13216 Wed, 12/05/2007 - 6:11pm
By Jennifer Quail
NEW DELHI, India--Working conditions and the welfare of Indian workers in general continues to be a topic on the minds of both U.S. importers and Indian business owners.
Many executives here are taking matters into their own hands with regard to providing educational and wellness programs for their employees. Vrinda Overseas, the New Delhi-based textiles company, and a resident of International Home Deco Park in Noida, with a specialty in handmade infant and child bedding, is a good example.
Owner Kalpna Agarwal said she realized early on in her company's development that if she did not provide methods for her primarily female artisan staff to better themselves through health and general education, the women would likely never receive such opportunity. As a result, Vrinda Overseas offers health camps and primary education for adult women on Saturdays and has also established a program to help them save money in case of medical emergencies.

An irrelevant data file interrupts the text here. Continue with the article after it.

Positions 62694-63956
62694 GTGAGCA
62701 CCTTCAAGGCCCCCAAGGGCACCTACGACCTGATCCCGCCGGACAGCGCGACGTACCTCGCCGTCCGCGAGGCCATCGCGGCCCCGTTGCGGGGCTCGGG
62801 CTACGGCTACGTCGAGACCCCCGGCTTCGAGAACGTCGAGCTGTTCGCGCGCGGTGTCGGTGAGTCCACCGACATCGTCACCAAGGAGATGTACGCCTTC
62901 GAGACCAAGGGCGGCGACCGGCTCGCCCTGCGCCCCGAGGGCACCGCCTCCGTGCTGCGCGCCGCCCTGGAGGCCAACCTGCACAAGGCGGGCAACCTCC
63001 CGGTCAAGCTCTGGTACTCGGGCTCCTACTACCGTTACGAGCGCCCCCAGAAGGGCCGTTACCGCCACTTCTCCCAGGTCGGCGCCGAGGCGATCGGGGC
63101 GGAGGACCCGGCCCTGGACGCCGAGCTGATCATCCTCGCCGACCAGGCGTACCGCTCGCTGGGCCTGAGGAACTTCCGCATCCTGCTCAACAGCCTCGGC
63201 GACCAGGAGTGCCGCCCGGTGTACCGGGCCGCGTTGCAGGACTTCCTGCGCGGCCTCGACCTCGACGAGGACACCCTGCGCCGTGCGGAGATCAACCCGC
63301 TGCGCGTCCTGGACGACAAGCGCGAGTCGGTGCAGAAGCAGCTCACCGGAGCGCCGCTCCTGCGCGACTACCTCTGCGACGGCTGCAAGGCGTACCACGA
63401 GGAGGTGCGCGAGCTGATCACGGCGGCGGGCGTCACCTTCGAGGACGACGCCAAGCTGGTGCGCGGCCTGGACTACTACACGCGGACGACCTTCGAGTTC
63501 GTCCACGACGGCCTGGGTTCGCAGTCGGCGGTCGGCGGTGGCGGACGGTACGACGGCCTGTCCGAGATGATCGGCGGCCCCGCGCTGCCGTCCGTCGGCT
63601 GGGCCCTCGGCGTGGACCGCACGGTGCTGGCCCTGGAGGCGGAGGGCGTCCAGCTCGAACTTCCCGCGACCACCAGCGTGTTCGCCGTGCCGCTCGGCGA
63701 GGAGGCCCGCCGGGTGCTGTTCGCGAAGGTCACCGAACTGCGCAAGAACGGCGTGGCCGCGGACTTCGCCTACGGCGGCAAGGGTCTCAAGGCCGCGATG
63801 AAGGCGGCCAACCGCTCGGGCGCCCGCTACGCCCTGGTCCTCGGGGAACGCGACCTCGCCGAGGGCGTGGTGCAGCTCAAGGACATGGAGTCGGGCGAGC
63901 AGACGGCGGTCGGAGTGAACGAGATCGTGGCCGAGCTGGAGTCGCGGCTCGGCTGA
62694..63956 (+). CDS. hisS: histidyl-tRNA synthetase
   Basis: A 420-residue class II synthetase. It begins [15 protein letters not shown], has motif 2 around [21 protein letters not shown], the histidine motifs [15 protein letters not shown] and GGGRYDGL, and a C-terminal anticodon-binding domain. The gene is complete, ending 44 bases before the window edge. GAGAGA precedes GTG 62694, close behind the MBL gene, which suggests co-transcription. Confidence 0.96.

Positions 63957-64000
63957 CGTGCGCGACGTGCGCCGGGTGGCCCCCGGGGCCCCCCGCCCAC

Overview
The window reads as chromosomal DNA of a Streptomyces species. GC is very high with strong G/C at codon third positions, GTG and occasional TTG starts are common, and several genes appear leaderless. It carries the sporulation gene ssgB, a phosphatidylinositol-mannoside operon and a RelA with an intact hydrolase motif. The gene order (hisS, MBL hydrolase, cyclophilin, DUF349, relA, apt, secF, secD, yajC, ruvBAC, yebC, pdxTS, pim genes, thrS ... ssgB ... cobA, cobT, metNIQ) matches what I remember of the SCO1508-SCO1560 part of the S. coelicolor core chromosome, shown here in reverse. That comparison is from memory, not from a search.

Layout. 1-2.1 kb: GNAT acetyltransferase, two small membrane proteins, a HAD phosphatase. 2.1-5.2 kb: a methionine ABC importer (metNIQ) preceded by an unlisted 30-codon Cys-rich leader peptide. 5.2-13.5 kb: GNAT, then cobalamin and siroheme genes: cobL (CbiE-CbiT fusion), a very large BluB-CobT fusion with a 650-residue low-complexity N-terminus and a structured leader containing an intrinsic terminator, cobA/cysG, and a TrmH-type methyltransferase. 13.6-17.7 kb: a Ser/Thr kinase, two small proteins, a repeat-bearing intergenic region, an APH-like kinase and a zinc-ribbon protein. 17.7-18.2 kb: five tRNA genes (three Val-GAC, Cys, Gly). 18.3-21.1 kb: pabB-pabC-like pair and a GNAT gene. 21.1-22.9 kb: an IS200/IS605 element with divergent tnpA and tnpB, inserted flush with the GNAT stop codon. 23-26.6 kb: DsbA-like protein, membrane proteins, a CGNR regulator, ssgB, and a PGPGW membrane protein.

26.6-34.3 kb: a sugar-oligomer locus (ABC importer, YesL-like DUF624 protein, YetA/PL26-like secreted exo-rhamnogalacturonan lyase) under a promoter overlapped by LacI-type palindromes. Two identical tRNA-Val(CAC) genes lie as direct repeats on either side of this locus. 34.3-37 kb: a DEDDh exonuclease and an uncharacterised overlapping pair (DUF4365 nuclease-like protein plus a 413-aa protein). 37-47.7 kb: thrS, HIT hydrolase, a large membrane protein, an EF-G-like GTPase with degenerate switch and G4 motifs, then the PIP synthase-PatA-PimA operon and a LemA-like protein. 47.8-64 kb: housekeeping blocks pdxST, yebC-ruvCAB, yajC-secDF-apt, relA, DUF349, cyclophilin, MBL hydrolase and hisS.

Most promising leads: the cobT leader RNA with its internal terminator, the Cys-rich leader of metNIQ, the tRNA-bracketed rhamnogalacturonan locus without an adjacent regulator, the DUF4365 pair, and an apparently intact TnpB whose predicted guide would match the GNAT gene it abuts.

"Most of the women who work for us, they are the only money coming into the household," Agarwal said, adding her average employee has a husband and as many as 11 children to support. Agarwal's plan was to require her workers to put a specific portion of their salaries into an account that the company holds in their name "in case of emergency," she said. "For example, say a woman earns 3,000 rupees. I have her put 300 away with the company for her health care."
It's an idea other Indian companies are working on, too, with more and more providing educational services and working on how to incorporate health-care options in various forms to be sure their workers are safeguarded, a practice, it was said, that is not routine in the country.
An obstacle most Westerners would likely not expect is that Indian workers are not always open to the idea. Agarwal said it is often very difficult to explain to her artisans, who tend to want all their money up front, why there is a need for such savings, but Agarwal said that is all part of the educational process.
"You have to be socially responsible," she said.